Too much coffee? We ask a GP
From that morning cup of coffee before the school run or double espresso before that important meeting, to the much loved after-dinner pick-me-up... It's clear that, as we struggle to cope with the demands of daily life, our caffeine levels have shot through the roof.
Indeed many of us could be unknowingly addicted to caffeine. In a recent survey, more than a third confessed that they had to start their day with a cup of coffee. And with caffeine also found in tea, chocolate and fizzy drinks, our recommended daily allowance can be easily overwhelmed without so much as a cappuccino.
To help you manage your coffee intake we asked Dr Sally Norton, a UK health expert and founder of www.vavistalife.com, and GP Dr BLA BLA from CP Medical Clinic on Sloane Avenue to give us the low down on the pros and cons of coffee consumption.
1. It can improve sports performance
Drinking a caffeinated drink before sport is associated with improved endurance and other sporting measures. It seems that caffeine increases heart rate but reduces the pain felt during exertion, encouraging us to push it that bit further.
2. It can increase mental alertness
Studies performed on people in stressful conditions showed improved concentration, learning and reaction time after 200mg caffeine. In addition, there is some evidence that it can delay onset of Alzheimer’s disease.
3. It may reduce the risk of some diseases
Drinking coffee, though apparently of both caffeinated and decaffeinated types, is associated with a reduced risk of type 2 diabetes. It is also associated with a reduced risk of some types of cancer. Coffee adds high levels of antioxidants to our diet (up to to 64% in one study). Antioxidants protect us against various diseases, which may explain some of these benefits.
4. It may protect the liver
Fatty liver disease is becoming an increasing problem due to the combination of alcohol and obesity. Excess fat in the liver can cause inflammation and lead to cirrhosis. Some studies show that caffeine intake may be associated with a lower risk of fatty liver.
5. Caffeine cheers us up
Even just the smell of coffee can make us feel better and drinking it too is related to lower rates of depression. Not to mention the social element of relaxing with friends over a cuppa.
1. It can be bad for your heart
Some studies show it can reduce blood flow in your coronary arteries when you need it most – during exercise – as well as cause palpitations or irregular heartbeat and may possibly increase your blood pressure over time.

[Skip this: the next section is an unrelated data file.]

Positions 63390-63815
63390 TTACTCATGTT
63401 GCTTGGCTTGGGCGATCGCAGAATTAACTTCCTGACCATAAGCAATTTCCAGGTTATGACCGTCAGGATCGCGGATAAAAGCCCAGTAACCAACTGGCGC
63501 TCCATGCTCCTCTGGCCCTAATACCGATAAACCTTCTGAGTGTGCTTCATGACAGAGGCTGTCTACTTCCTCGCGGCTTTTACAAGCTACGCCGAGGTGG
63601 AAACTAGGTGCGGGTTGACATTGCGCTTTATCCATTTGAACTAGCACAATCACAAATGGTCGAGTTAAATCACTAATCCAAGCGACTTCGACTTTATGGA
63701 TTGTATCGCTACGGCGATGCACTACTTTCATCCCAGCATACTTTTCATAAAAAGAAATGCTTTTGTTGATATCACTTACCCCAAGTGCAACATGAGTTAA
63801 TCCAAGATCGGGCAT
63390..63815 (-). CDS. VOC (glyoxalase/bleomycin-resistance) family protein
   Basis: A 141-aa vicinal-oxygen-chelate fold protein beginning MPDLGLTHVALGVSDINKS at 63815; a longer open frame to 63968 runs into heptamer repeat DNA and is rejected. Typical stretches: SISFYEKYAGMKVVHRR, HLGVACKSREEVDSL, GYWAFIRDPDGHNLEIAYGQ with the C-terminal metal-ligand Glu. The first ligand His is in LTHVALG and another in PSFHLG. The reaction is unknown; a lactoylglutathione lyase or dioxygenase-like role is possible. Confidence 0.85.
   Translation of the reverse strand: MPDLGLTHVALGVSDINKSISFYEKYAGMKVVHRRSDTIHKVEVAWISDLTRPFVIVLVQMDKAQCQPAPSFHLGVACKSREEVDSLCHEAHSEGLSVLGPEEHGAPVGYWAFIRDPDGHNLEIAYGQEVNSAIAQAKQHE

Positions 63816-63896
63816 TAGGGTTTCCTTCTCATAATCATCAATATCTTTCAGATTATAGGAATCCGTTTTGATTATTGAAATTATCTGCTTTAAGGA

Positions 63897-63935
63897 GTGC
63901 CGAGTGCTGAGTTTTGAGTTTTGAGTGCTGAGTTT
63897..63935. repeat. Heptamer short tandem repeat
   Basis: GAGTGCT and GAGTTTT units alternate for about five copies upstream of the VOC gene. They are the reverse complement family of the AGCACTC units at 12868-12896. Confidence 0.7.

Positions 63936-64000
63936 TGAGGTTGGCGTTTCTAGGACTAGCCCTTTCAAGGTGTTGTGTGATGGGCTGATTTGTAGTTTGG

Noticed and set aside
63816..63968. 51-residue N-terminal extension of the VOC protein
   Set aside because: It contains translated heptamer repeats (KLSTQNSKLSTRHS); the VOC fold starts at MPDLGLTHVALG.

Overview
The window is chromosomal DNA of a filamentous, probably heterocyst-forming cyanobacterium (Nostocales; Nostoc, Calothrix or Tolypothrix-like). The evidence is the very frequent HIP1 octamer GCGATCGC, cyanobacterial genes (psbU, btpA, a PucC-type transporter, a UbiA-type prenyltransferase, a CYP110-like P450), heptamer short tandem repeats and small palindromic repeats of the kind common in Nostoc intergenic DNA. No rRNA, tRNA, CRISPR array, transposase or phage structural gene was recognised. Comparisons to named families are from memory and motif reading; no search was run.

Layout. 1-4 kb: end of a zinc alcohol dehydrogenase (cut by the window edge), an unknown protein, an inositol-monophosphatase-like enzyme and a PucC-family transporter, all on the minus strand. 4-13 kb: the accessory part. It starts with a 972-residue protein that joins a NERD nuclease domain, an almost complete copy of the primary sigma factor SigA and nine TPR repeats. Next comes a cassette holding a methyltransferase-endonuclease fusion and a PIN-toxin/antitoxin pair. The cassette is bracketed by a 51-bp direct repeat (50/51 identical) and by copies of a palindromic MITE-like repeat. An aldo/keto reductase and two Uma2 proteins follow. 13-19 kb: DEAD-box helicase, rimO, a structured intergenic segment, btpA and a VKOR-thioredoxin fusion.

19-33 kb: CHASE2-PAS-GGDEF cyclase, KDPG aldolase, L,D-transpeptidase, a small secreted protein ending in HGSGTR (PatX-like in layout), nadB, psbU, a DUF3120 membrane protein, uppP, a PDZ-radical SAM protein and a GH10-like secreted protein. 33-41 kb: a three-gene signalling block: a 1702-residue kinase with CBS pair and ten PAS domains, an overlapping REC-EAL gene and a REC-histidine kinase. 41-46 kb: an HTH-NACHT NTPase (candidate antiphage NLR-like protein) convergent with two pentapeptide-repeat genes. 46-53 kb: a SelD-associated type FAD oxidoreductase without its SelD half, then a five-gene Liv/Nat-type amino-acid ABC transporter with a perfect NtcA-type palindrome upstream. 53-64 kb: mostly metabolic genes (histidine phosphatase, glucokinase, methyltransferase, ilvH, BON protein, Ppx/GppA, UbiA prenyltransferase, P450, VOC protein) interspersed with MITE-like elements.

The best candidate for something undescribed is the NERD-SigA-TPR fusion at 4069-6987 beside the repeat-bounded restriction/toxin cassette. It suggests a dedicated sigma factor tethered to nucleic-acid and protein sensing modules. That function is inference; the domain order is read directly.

2. It disturbs your sleep
People who drink more than three cups of coffee per day are scientifically proven to have less than restful sleep. One study showed a difference of 79 minutes sleep between drinkers of caffeinated vs decaffeinated drinks. If you struggle to get to sleep then caffeine should definitely be a no-go. It takes about 5 hours to clear from our system – so drinking coffee after lunch-time is worth avoiding.
3. It is often linked with sugar
Even if we don’t add sugar to our coffee, we are often tempted to accompany it with a biscuit, cake or muffin – particularly when encouraged to do so by high street chains. In addition there can be 11 teaspoons of sugar in some varieties of coffee – our total recommended daily intake. The calorie count of these specialist coffees can be huge too so not good if you are watching your weight.
4. It’s bad for your mood
Caffeine increases catecholamines such as adrenaline – known as the “fight or flight” hormone. No surprise then that caffeine can make you tense and jittery in high quantities.
5. It can impact your fertility
Drinking more than five cups of coffee a day – the equivalent of about 500mg of caffeine – is linked with lower fertility. If you’re trying to get pregnant, it’s certainly worth cutting down, and once you are pregnant you’ll want to quit caffeine altogether or certainly cut back to less than 200mg per day as it may increase the risk of birth defects or reduce fetal growth.
'The key, as always, is moderation. Rather than altogether abstaining from coffee, make sure you are knowingly consuming it in moderation. Staying well away from fizzy drinks which also contain unhealthy additives such as aspartame.'
GP at Chelsea Pharmacy Medical Clinic, Sloane Avenue.
Here's an easy guide to the levels of caffeine in our favourite beverages.
Type Caffeine (average)
Generic brewed coffee 19mg/oz
Generic instant coffee 12mg/oz
Red Bull 9mg/oz
Coffee ice cream 7.5mg/oz
Black tea 5mg/oz
Chocolate (milk) 4mg/oz
Diet Coke 4mg/oz